On board the Cavour aircraft carrier

On Nov. 9, during the Armed Forces Day celebrations (see also: November 4th 2008 – 90th Anniversary of the end of WWI) I went to Civitavecchia to visit the brand new Italian aircraft carrier Cavour.

Nave Cavour (550) was commissioned to Fincantieri on Nov 22, 2000. The ship sailed for the first time in December 2006 and was delivered to the Marina Militare (Italian Navy) on Mar. 27, 2008. The Cavour should enter the active service by the Summer 2009.

The new ship of the ItNavy, capable of hosting V/STOL (Vertical/Short Take Off and Landing) aircraft, was opened to everybody that wanted to “embark” in the large Italian unit to her first port visit to Civitavecchia (to the North West of Rome). The aircraft carrier was next to the Amerigo Vespucci, the famous tall ship of the Marina Militare based in Livorno and used for training purposes.

An interesting public tour brought all the visitors on the flight deck on the top/flag bridge (to visit the Primary Flight Control inside the “Tower”), and in the large hangar of 2,500 sqmt capable of recovering 12 helicopters or 8 AV-8B+ (or JSF in the future) or mix of the two types, where a static display of AB-212ASW, EH-101 and Harrier had been arranged. The hangar space can hold up to 24 main battle tanks (60 tons MBT Ariete) or 50 lighter vehicles (Landing Vehicle Transport Personnel LVTP 7, VCC 80 Dardo IFV) or 100 Iveco LMV.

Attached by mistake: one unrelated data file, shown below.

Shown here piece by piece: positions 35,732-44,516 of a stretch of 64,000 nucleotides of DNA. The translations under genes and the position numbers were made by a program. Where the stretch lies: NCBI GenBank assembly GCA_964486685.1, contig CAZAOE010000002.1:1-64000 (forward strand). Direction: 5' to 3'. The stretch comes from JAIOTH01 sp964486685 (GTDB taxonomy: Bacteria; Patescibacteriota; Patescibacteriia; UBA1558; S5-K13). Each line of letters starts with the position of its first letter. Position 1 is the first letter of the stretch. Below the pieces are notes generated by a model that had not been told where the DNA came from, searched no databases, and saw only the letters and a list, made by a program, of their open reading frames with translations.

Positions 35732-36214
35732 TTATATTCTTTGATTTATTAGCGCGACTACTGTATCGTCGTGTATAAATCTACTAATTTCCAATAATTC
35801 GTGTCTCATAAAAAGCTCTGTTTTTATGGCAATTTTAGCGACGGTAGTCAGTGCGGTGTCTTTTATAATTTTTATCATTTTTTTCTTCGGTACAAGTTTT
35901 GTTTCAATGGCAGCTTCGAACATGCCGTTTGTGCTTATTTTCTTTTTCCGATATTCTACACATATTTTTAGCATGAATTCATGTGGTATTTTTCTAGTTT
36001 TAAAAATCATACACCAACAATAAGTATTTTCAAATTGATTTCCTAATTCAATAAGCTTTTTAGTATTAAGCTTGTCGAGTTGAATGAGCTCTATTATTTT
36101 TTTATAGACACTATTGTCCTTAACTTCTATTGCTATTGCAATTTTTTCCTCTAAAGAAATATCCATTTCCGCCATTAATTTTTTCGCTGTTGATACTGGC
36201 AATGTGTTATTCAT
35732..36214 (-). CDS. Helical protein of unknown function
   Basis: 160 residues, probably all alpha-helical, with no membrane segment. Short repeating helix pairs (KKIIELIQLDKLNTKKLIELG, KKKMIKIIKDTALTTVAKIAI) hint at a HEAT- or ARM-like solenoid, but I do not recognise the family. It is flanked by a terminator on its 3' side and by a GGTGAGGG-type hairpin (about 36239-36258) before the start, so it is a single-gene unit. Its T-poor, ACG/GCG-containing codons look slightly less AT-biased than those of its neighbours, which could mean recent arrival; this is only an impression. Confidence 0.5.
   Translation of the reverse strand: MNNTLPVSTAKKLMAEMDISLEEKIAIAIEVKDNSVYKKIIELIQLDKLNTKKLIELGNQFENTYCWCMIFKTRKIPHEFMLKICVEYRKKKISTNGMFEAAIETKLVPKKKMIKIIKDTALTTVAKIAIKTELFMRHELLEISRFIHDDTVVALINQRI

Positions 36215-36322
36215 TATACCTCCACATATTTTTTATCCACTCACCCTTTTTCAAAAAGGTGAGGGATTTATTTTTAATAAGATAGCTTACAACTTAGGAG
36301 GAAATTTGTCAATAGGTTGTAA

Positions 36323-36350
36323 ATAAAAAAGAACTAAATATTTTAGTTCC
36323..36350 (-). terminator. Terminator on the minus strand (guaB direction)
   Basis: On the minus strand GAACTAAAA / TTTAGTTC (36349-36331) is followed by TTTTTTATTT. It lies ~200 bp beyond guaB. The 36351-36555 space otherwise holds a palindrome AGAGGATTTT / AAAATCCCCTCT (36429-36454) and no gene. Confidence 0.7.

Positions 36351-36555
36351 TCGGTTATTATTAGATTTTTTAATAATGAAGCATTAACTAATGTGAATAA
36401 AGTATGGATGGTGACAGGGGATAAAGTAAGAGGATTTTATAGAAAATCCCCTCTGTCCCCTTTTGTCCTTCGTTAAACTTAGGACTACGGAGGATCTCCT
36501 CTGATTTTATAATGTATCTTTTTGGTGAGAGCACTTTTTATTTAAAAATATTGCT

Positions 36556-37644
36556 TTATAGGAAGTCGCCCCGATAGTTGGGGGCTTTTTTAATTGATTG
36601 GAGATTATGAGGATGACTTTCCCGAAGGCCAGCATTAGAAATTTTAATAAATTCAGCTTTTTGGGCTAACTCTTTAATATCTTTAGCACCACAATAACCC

The ship is huge: 244 meters long and 39 meter wide. The runway is 180 x 14 mt with a ski-jump of 12°. According to the official information published on the Marina Militare website there are 6 helicopeter ramps on the left side of the ship, 1 SAR ramp at bow and parking areas for 8 aircraft on the starboard side. The deck has two 30 tons elevators for aircraft and two 15 tons elevators for ammunitions. Cavour, whose displacement is 27,100 tons (13,850 was the displ. of the Garibaldi), can accomodate 1210 military. The maximum speed is 28 Kts, the range is 7,000 NM at 16 Kts (18 days of navigation). The unit can reach the Persian Gulf (from Taranto base some 3,300 NM) without any stop and using just the 50% of the embarked fuel.

All the following pictures were taken during the tour of the ship upon receiving authorization by the accompanying non-commissioned officer


























The following panoramic image was created by Giovanni Maduli, basing on the pictures he took on Nov 8.

About David Cenciotti 3840 Articles
David Cenciotti is a freelance journalist based in Rome, Italy. He is the Founder and Editor of “The Aviationist”, one of the world’s most famous and read military aviation blogs. Since 1996, he has written for major worldwide magazines, including Air Forces Monthly, Combat Aircraft, and many others, covering aviation, defense, war, industry, intelligence, crime and cyberwar. He has reported from the U.S., Europe, Australia and Syria, and flown several combat planes with different air forces. He is a former 2nd Lt. of the Italian Air Force, a private pilot and a graduate in Computer Engineering. He has written four books.